Economies of Scale

It's a classic science-fair project: Build a model of the solar system using Styrofoam balls of various sizes to represent the planets. Maybe even mount 'em on wire rings so they can orbit. Industrial designer Jan Wanggaard took the project to its outer limit, constructing a scale model of the solar system at a 1:200 million proportion. Even working on such a drastically reduced scale (by way of example, a 1:350 model of the battleship Nagato is just more than two feet long), the amount of space required to house such a model is vast — because space is deep, man. Wanggaard's project, Planet Lofoten, spreads across the ruggedly beautiful Norwegian islands of Lofoten. Lars Nilssen's film Panta Rei documents Wanggaard's work over the span of three years — from conception to finished installation. Panta Rei also humanizes our little corner of the universe; contemplate the stark melancholy of Wanggaard's Uranus, keeping a lonely vigil on a rocky, snowbound promontory that overlooks the vast sea, and you grasp the awesome grandeur of creation. Panta Rei screens at 7 p.m. in the auditorium of the Saint Louis Art Museum in Forest Park (314-655-5299 or Admission is $3 to $5 and includes a second film, Zahara & Urga, about a young boy living near the Arctic Circle.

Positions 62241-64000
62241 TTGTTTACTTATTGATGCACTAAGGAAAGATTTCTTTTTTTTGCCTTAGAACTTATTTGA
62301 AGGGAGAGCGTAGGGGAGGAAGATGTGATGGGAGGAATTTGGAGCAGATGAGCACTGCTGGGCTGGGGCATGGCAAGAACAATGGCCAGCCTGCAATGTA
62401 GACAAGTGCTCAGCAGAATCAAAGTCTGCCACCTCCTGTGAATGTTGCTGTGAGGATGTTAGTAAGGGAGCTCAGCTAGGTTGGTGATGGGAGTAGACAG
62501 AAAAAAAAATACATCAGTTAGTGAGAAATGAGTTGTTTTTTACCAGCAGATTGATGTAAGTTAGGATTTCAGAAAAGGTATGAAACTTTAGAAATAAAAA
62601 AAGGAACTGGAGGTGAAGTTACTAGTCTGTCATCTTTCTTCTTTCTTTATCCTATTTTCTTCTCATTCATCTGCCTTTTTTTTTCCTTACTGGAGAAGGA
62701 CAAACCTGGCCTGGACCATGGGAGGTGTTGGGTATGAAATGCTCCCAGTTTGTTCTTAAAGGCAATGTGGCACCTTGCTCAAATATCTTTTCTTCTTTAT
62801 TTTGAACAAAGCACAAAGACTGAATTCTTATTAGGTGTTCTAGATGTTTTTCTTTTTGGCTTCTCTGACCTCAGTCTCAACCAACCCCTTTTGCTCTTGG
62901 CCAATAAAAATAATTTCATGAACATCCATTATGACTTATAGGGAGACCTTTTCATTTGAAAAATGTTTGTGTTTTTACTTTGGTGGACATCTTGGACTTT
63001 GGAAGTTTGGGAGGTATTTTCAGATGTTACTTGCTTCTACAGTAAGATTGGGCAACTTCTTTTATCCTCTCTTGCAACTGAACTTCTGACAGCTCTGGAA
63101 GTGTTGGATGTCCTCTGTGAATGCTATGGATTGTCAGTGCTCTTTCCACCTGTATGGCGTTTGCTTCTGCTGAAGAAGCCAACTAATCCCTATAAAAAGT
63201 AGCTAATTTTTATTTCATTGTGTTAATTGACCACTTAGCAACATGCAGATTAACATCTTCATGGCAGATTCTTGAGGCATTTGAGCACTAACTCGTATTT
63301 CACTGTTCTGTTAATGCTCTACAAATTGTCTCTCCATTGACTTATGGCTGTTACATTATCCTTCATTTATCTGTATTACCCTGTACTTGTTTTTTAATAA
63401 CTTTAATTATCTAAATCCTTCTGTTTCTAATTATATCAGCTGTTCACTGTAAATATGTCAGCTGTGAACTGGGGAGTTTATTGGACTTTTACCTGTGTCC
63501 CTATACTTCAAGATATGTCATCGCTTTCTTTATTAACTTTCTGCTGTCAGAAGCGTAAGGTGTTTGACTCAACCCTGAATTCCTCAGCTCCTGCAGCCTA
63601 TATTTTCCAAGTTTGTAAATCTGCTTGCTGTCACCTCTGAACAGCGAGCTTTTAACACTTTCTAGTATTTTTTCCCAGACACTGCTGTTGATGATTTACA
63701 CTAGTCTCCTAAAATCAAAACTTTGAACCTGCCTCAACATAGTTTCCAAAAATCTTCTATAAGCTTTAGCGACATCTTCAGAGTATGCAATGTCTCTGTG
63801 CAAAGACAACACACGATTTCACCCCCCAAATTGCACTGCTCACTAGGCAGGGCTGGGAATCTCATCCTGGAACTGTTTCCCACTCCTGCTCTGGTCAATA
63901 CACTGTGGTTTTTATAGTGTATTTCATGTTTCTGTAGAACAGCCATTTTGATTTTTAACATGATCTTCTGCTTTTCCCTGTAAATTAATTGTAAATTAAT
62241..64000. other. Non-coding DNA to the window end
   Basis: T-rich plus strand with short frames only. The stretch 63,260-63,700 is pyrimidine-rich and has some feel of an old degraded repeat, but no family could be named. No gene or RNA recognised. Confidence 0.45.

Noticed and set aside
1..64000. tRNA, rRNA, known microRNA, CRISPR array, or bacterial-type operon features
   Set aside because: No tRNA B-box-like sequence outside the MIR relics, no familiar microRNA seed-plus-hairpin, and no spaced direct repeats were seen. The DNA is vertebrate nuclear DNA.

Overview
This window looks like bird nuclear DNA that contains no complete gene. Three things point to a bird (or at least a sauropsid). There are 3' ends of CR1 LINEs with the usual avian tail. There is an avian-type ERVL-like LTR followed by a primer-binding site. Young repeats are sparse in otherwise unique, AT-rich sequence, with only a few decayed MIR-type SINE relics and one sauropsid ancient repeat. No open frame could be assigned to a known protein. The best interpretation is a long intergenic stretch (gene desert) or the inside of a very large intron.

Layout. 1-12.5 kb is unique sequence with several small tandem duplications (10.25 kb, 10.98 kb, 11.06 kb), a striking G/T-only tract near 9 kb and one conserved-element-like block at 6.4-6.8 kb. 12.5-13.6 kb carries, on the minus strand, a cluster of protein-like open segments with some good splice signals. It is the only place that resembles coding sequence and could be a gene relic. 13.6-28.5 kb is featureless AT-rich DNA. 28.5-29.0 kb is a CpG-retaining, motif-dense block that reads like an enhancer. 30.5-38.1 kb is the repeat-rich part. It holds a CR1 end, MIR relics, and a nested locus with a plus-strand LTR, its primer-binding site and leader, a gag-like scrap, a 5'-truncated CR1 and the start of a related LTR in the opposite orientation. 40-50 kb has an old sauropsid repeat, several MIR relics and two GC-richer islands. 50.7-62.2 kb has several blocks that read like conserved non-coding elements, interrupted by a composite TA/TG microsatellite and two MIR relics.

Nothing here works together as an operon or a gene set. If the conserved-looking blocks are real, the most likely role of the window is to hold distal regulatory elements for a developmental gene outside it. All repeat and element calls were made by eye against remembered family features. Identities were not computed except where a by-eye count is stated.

Fri., Feb. 15, 2008